My proposal is this: Like opposite-sex-attraction, same-sex-attraction is a potentiality that may or may not be realized in a particular person, and, insofar as it is actualized, it is a good. Like any good, it may be perverted or corrupted, but it may also be subject to purification and sanctification and, as such, may be a positive means for friendship, community, service, charity, and sanctity. And insofar as it is a potentiality given to man for such a realization, it is a unique gift and a special means for full self-realization and gift of self for others.
My suspicion of the goodness of such attraction is derived mainly from the idea that sexual attraction can be directed towards a variety of ends. This is certainly true of opposite-sex-attraction, which may be directed towards lust or chastity, fornication or marital congress, life or death, self-gift or selfishness, destruction or beauty, transcendence or damnation. In general, sexual attraction can be directed towards eventual friendship (good or evil), physical intimacy (pure or impure), emotional intimacy (ordered or disordered), sexual union (chaste or unchaste), or sanctity (real or imagined). As one form of sexual attraction, same-sex-attraction can also be directed towards this diverse list of ends (with the exception of chaste sexual union, as understood by traditional/orthodox Christianity).
I recently heard the story of a gay man (we’ll call him John) who has a very intimate friendship with another man. This friendship has, in many ways a “romantic character.” This friendship is celibate, and it helps John to cultivate a lifestyle of purity. Whereas John may have been tempted to accept the advances of other gay men before this friendship, John sees himself as committed to this friend and does not want to do anything that would be a betrayal of the intimacy of the friendship. While John doesn’t see the other man as his “boyfriend,” this very intimate friendship helps him to cultivate and maintain a life of purity, partly because John would see an act of impurity as a “betrayal” against this friend. John sees himself as committed to this man, and this commitment enables him to transcend beyond desires for sexual intercourse. Such is the power and beauty of same-sex-attraction when ordered towards proper ends.
"In broadening the concept of 'same-sex-attraction' to indicate attraction generally (emotional, physical, spiritual, etc) to another person of the same sex, we may be able to rebuild concepts of human relationships that could help preserve the institution of marriage, create space for healthy relationships for those who are “gay” or “lesbian,” and allow for intimate friendships for men and women generally...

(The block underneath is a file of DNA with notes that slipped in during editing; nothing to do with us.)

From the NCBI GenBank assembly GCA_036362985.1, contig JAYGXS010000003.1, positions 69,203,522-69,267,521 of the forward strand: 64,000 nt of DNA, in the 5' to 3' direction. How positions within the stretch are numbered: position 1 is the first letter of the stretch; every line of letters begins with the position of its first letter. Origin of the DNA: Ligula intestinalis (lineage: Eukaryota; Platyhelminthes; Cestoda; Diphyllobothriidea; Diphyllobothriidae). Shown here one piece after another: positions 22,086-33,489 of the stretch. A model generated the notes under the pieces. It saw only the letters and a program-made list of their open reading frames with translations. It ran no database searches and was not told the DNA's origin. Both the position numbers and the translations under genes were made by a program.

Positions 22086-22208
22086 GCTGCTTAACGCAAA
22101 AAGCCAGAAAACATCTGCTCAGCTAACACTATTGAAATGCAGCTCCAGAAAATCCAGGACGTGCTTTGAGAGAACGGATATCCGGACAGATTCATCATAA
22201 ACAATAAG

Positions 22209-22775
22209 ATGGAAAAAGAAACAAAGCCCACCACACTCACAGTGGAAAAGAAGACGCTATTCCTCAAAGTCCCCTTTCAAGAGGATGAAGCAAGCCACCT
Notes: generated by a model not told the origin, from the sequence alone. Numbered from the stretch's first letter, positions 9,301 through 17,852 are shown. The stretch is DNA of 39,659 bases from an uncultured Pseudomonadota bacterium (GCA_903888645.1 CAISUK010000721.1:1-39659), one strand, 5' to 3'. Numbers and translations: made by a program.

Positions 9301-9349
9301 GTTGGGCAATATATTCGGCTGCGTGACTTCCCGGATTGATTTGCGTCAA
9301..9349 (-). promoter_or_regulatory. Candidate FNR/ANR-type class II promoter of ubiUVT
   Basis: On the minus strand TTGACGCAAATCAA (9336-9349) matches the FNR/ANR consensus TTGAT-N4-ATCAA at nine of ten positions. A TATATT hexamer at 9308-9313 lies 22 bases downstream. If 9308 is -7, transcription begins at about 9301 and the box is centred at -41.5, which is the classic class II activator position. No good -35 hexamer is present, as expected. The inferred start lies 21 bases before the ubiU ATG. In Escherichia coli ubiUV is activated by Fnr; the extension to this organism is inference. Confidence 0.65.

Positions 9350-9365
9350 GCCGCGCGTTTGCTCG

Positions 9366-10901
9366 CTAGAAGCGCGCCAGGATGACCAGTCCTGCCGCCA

We can see the relationship between Newman and Ambrose St. John as a model of intimate chaste friendship that can be an example for those who are “gay” or “lesbian.” Like Newman, many of my “gay” friends are capable of intense emotional intimacy and loyalty. They tend to be excellent empathizers and very sensitive, in a good sense. Many of them work very hard in long-lasting and fruitful friendships, in contrast to many of their “straight” counterparts. Their friendships can be models of friendship that their “straight” counterparts would be good to imitate. Our “gay” friends have the ability to teach the world once again about the breadth and power of intimate friendship."
Melinda Selmys, a contributor recently wrote a post called Looking Still to Desire:
I’d like to apply the same hermeneutic to same-sex attraction. When I look at a woman, and see that she is beautiful, that she is desirable, that she is enticing, I’m seeing something that is objectively true: she is objectively a manifestation of the imago dei, she is objectively attractive, and it is objectively legitimate for me to desire to be united with her in the vast communio personarum which is constituted by the Church and by the whole human race. My desire is not disordered in and of itself: it becomes disordered when I direct it, or allow it direct itself, towards something which is forbidden. If it leads me to fantasize about homosexual acts, or to think of the woman as a sex object, then it becomes disordered, that is ordered towards an end which is not in conformity with Truth and with the dignity of the person. But what if I make the act of will to redirect that desire, to use it as an opportunity to give glory to God for the beauty which He has made manifest in that particular woman? Or to meditate on my desire for the one-flesh union of the entire humanum in the Eucharist where there is neither Gentile nor Jew, slave nor free, woman nor man? Or as an opportunity to contemplate the relationship between the doctrines of the Communion of Saints and of the resurrection of the Body? What if, by an act of will, I take that desire and order it towards its proper end: towards the Good, the Beautiful and the True?
Eve Tushnet also contributed to the blog wrote last year:
Your chastity and your unstinting fidelity to Christ are so much bigger and more beautiful than any one theological framework. So yeah, don’t have gay sex; but you can think about that sacrifice and challenge in a whole lot of different ways, including ways which might shock your local priest.
Having said that, here’s my problem with the “intrinsically disordered” language: I think it relies on a mechanistic understanding of eros. If sexual desire can be easily tweezed away from nonsexual longing and love and adoration then yeah, sure, I guess I can see the point of calling homosexual desire “disordered.” But that’s not how eros actually works! My lesbianism is part of why I form the friendships I form. It’s part of why I volunteer at a pregnancy center. Not because I’m attracted to the women I counsel, but because my connection to other women does have an adoring and erotic component, and I wanted to find a way to express that connection through works of mercy. My lesbianism is part of why I love the authors I love. It’s inextricable from who I am and how I live in the world. Therefore I can’t help but think it’s inextricable from my vocation.
When you take what I've written in my book and what I have written here on my blog the past few years into consideration, these excerpts above correspond to the same depth of my approach to integrating sexuality and friendship. If conservative evangelicals are open to the virtue of deep attraction in same-sex friendships, such virtues are real and worthy to desire in straight male-female friendships. All of these musings too, fit in quite well guest posts written by therapists and pastors on my blog last month concerning cross-gender friendships. It's exciting to see this shift among Christians engaging sexuality and friendship in a post-Freud world!